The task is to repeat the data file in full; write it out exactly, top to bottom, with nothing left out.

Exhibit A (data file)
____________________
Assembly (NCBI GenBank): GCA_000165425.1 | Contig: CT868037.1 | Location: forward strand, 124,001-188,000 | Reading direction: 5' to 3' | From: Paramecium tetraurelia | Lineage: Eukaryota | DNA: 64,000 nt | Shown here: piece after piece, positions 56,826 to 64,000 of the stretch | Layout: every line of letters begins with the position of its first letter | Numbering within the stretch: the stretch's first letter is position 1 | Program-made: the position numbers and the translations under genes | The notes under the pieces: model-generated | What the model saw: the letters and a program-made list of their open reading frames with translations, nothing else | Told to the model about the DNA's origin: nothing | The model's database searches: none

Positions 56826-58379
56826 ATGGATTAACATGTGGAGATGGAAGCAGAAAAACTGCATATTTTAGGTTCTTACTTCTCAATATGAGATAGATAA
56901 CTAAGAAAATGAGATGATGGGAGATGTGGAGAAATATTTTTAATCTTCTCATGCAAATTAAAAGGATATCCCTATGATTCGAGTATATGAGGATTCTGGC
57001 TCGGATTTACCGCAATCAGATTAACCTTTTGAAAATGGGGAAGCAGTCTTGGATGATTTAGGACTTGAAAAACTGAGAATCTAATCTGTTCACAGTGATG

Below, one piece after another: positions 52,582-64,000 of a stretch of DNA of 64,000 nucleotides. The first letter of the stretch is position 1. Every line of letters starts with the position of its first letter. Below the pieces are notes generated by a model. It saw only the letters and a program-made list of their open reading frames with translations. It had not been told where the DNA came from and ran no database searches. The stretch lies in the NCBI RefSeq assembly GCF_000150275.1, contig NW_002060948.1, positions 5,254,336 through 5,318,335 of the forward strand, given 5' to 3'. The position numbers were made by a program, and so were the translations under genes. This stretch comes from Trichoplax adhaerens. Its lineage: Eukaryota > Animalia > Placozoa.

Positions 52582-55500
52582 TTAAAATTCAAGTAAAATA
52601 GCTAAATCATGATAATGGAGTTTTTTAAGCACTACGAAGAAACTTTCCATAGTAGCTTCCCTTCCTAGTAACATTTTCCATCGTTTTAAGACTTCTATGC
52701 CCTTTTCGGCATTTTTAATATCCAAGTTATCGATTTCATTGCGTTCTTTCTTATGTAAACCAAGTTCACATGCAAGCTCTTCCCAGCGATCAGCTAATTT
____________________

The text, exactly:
Assembly (NCBI GenBank): GCA_000165425.1 | Contig: CT868037.1 | Location: forward strand, 124,001-188,000 | Reading direction: 5' to 3' | From: Paramecium tetraurelia | Lineage: Eukaryota | DNA: 64,000 nt | Shown here: piece after piece, positions 56,826 to 64,000 of the stretch | Layout: every line of letters begins with the position of its first letter | Numbering within the stretch: the stretch's first letter is position 1 | Program-made: the position numbers and the translations under genes | The notes under the pieces: model-generated | What the model saw: the letters and a program-made list of their open reading frames with translations, nothing else | Told to the model about the DNA's origin: nothing | The model's database searches: none

Positions 56826-58379
56826 ATGGATTAACATGTGGAGATGGAAGCAGAAAAACTGCATATTTTAGGTTCTTACTTCTCAATATGAGATAGATAA
56901 CTAAGAAAATGAGATGATGGGAGATGTGGAGAAATATTTTTAATCTTCTCATGCAAATTAAAAGGATATCCCTATGATTCGAGTATATGAGGATTCTGGC
57001 TCGGATTTACCGCAATCAGATTAACCTTTTGAAAATGGGGAAGCAGTCTTGGATGATTTAGGACTTGAAAAACTGAGAATCTAATCTGTTCACAGTGATG

Below, one piece after another: positions 52,582-64,000 of a stretch of DNA of 64,000 nucleotides. The first letter of the stretch is position 1. Every line of letters starts with the position of its first letter. Below the pieces are notes generated by a model. It saw only the letters and a program-made list of their open reading frames with translations. It had not been told where the DNA came from and ran no database searches. The stretch lies in the NCBI RefSeq assembly GCF_000150275.1, contig NW_002060948.1, positions 5,254,336 through 5,318,335 of the forward strand, given 5' to 3'. The position numbers were made by a program, and so were the translations under genes. This stretch comes from Trichoplax adhaerens. Its lineage: Eukaryota > Animalia > Placozoa.

Positions 52582-55500
52582 TTAAAATTCAAGTAAAATA
52601 GCTAAATCATGATAATGGAGTTTTTTAAGCACTACGAAGAAACTTTCCATAGTAGCTTCCCTTCCTAGTAACATTTTCCATCGTTTTAAGACTTCTATGC
52701 CCTTTTCGGCATTTTTAATATCCAAGTTATCGATTTCATTGCGTTCTTTCTTATGTAAACCAAGTTCACATGCAAGCTCTTCCCAGCGATCAGCTAATTT